THE CULTURE COLLECTION OF ALGAE AND PROTOZOA (CCAP): CURRENT EFFORTS AND VISION TO UNDERPIN THE RISE OF ALGAL AQUACULTURE

C. Rad-Menendez, J. G. Day, C. M. M. Gachon, C. N. Campbell

Research output: Contribution to journalConference article

Abstract

In the last few years, algal cultivation has experienced a phenomenal level of development in Europe, and with it, the need for protocols to ensure the viability and functionality of the strains selected for farming has increased. In response the CCAP, as a Biological Resource Centre, is working on several strands of research to underpin the sustainability of the sector. In recent years, methodological development has increased the diversity of microalgal taxa that can be cryogenically stored successfully. Research has explored the functionality and stability of preserved materials, along with the implications of conserving algal-based consortia. In addition, collaborative capacity-building projects have resulted in new cryopreserved algal collections in Sweden, Belgium and Brazil. To support the development of disease management and biosecurity in micro- and macro-algal production facilities, protocols to isolate, maintain and cryopreserve pathogens of commercially important algae (e.g. Haematococcus, diatoms, red and brown seaweeds) have been developed. This effort is enabling considerable improvement in knowledge of the taxonomy, life cycle and physiology of these poorly- known pathogens and accordingly, supports the design of control methods to eradicate diseases in algal farms. As part of the GENIALG project, the CCAP is planning to establish an ambitious seaweed “seedbank” to ensure that wild genetic diversity is documented, conserved, and made publicly available for biotechnological and research purposes. A pan-European seedbank of the kelp Saccharina latissima will ensure not only the maintenance of a diverse number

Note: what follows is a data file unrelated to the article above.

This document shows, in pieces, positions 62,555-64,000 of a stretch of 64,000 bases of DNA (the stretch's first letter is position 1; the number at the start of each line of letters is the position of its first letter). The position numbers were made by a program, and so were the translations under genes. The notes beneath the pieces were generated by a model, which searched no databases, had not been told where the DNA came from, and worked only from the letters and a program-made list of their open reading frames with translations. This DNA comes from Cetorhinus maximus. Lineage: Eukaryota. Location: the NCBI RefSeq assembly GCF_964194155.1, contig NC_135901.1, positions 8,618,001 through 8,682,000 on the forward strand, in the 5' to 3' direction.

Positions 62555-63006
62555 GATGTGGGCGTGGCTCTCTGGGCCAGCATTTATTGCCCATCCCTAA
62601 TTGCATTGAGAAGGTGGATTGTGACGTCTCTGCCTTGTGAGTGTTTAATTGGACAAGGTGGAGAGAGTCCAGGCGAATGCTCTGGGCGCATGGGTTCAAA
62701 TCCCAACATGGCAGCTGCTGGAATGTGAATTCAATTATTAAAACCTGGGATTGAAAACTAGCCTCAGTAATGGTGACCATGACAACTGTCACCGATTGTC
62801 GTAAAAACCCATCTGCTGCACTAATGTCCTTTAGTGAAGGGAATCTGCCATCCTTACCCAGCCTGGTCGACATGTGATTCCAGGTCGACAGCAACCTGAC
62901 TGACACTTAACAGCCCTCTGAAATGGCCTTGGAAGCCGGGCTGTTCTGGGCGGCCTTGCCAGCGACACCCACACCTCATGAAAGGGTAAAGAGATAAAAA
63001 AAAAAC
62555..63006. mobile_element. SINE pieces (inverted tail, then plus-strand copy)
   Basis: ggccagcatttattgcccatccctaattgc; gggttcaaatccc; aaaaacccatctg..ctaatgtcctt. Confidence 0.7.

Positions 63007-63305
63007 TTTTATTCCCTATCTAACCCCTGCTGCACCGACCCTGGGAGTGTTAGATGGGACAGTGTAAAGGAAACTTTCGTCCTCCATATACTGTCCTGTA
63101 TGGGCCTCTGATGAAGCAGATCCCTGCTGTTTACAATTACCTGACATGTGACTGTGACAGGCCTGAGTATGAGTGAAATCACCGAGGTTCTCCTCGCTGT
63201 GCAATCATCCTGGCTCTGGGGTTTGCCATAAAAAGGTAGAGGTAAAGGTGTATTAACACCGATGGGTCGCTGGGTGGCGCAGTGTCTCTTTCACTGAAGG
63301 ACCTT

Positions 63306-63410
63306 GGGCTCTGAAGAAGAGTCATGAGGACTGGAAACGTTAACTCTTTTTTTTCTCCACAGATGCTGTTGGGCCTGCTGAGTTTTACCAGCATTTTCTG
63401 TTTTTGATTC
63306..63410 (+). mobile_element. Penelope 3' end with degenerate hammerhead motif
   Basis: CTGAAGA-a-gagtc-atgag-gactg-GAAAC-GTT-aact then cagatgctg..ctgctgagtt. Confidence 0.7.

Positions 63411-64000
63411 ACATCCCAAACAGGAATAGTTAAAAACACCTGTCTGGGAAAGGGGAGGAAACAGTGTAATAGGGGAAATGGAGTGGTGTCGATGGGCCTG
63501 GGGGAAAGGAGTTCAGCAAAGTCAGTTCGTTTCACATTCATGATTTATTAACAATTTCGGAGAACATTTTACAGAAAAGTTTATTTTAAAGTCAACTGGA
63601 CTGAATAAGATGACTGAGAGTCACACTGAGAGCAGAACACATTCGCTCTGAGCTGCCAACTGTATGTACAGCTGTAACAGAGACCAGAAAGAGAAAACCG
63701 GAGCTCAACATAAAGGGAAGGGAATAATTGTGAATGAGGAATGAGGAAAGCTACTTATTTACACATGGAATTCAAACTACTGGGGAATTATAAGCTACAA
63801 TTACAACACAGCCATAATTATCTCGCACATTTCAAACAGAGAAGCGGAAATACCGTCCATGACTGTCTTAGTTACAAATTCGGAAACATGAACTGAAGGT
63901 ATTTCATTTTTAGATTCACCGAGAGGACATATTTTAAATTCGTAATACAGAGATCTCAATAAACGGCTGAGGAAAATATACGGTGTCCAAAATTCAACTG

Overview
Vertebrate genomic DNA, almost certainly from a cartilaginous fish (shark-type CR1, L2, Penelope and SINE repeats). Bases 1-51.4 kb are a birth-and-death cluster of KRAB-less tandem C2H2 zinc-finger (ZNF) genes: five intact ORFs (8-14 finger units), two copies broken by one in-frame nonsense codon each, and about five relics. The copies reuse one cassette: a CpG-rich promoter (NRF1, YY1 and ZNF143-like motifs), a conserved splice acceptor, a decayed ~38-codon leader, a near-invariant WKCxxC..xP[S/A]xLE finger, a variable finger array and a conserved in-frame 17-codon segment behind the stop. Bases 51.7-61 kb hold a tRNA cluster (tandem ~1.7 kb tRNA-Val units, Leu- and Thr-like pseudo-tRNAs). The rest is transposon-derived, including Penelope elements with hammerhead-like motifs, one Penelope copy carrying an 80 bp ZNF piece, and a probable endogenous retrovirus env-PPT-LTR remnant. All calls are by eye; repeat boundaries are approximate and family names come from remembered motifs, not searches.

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of strains, but also the preservation of their functionality, and where technically possible, genetic stability. Clonal gametophytes collected from defined geographic zones will be progressively accessed in the Collection, and efforts will be made to develop cryopreservation, guarantee strain stability and increase the robustness of maintenance protocols. Phenotyping and genotyping data will be gathered and made available to users worldwide via the CCAP
Knowledgebase.
Original languageEnglish
Article number325
Pages (from-to)154-155
Number of pages2
JournalPhycologia
Volume56
Issue number4(Supplement)
DOIs
Publication statusPublished - Aug 2017

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